Padova dal 4 aprile al 5 maggio 2019 - Fondazione
SanArtLAB: art and culture beyond healthcare
A long life. New generations: ambitions to the test
The General Cloister of the Basilica of Sant'Antonio in Padua (the Santo, as it is commonly called) hosted the photographic exhibition "A long life. New generations: ambitions to the test", promoted by the Farmafactoring Foundation in April 2019. During the same period, a selection of photos on the same theme was exhibited at the Department of Developmentand Socialisation Psychology of the University of Padua.
The exhibition presented the photographs of Costantino Ruspoli taken to illustrate the habits, attitudes and interests of children and adolescents, using images to retrace the contents of the Annual Report prepared by the Farmafactoring Foundation with the contribution of Censis and Cergas-Bocconi. The report is dedicated to today's youth and constitutes the second phase of a three-year research project that started from the silver age (Palermo Nov. 2017-Jan. 2018) and will conclude by examining the world of adults.
The report highlights the great potential, hand in hand with the weaknesses, that distinguish today's youth. With a particular expressive technique, also to respect the rules on privacy and on the protection of minors, Costantino Ruspoli travelled through Italy to bring daily life to the foreground together with symbolic and somehow exceptional expressions.
The panorama on children and adolescents has very special characteristics. Starting from the notion that the foundations for good health in adulthood are laid out at the conception stage, there is no lack of critical factors even within a society such as the Italian one which, thanks also to a particularly effective paediatric system, is substantially optimistic, especially in its ability to prevent and treat diseases.
A second aspect is that of economic elements, with particular expression in recent years due to a particularly serious crisis, but in a longer-term vision with the scarcity of resources destined for the family and children. In this perspective, the fact that Italy remains one of the last places in Europe providing fiscal and financial incentives that can support families with multiple children as well as social aid structures such as nursery schools, especially in the centre and south of the country, is noteworthy. Particular initiatives, such as those of company nurseries, appear to be growing, but very slowly in the wake of a law which has provided for special facilities since 2001.
The overall health conditions of the very young are progressively improving, with positive signs also seen in eating habits and the frequency with which they play sports. But at the same time the conditions of poverty, family stress and uneasiness are growing, also due to an economic crisis that has profoundly affected social dynamics. The analysis also reveals alarming new problems related to mental illness, such as bullying and cyberbullying.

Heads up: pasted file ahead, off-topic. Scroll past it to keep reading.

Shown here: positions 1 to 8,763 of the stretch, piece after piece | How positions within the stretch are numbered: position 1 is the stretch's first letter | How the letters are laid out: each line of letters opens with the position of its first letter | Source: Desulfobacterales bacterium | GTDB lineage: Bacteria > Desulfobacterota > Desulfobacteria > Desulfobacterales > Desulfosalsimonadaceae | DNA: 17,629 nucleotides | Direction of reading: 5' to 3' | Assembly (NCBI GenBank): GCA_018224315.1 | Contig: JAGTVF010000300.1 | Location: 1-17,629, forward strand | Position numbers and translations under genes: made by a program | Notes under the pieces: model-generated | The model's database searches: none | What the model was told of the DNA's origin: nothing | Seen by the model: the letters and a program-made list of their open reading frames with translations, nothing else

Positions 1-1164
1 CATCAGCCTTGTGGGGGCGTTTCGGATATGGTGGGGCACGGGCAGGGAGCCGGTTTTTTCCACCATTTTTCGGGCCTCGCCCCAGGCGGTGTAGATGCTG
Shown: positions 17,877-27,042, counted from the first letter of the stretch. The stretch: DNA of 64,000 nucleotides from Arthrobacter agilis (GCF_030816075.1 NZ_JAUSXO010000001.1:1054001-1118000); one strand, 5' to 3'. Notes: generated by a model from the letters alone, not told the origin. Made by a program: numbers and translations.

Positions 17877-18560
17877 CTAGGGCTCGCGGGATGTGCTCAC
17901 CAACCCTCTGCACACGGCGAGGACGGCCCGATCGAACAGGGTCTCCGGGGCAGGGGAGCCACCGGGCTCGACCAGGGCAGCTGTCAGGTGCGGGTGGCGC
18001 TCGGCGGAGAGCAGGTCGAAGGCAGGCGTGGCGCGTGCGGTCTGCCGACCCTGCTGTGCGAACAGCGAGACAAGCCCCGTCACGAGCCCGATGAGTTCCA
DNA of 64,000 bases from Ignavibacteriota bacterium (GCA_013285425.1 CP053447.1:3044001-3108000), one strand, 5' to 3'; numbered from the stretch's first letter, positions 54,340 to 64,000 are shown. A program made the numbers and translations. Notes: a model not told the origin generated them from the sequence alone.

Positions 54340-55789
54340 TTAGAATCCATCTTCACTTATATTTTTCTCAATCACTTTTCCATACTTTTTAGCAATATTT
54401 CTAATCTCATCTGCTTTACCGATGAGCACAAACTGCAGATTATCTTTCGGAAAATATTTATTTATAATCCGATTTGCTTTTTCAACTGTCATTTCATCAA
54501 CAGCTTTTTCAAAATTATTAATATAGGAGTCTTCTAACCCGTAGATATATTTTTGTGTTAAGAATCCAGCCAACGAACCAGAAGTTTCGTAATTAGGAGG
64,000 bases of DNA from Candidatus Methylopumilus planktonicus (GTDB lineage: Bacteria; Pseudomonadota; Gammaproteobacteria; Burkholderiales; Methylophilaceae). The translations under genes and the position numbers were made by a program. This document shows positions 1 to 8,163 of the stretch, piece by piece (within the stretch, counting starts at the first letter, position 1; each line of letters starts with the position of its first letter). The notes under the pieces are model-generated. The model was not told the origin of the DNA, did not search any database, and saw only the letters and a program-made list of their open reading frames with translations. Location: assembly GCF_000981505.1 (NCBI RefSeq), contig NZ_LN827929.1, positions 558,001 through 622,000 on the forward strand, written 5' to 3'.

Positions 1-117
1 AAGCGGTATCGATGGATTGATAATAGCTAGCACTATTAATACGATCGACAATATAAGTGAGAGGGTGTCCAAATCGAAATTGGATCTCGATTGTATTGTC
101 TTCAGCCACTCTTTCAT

The Report makes quite clear how the health of children and adolescents is the key to a society's future success: the foundations to ensure good health in adulthood are laid out during childhood and adolescence. In general, the national healthcare system is not yet ready to provide support structures for the current problems faced by today's youth.
The exhibition was sponsored by Veneranda Arca of S. Antonio in collaboration with the University of Padua Department of Development and Socialisation Psychology. On this occasion, Farmafactoring Foundation undertook to support the restoration of the Statue of Rinaldino depicting St. Anthony, from the first half of the 1300s, which was relocated to the Antonian Museum inside the Complex of Basilica del Santo, the work's original location.
The exhibition was accompanied by a book containing the photographs of Costantino Ruspoli and a summary of the Report by the Farmafactoring Foundation. The exhibition and book were both curated by Alessandro Scotti: journalist, writer and another top-class photographer. Scotti wrote, "To investigate the life of young people, the photographer chooses to move away from the register of the posed portrait, considering the language of reportage much more suitable. The photographer scratches out the faces of his subjects, denouncing the impossibility, de facto, of exploring youth made up of individuality. The result is the story of an age populated by prototypes: the needs imposed by practice and the norm are not limited to determining the evolution of the style of the narrative, but substantially change the perception of the world. In the depiction, youth becomes a universe for 'champions', behavioural archetypes, anonymous models of habits and everyday life".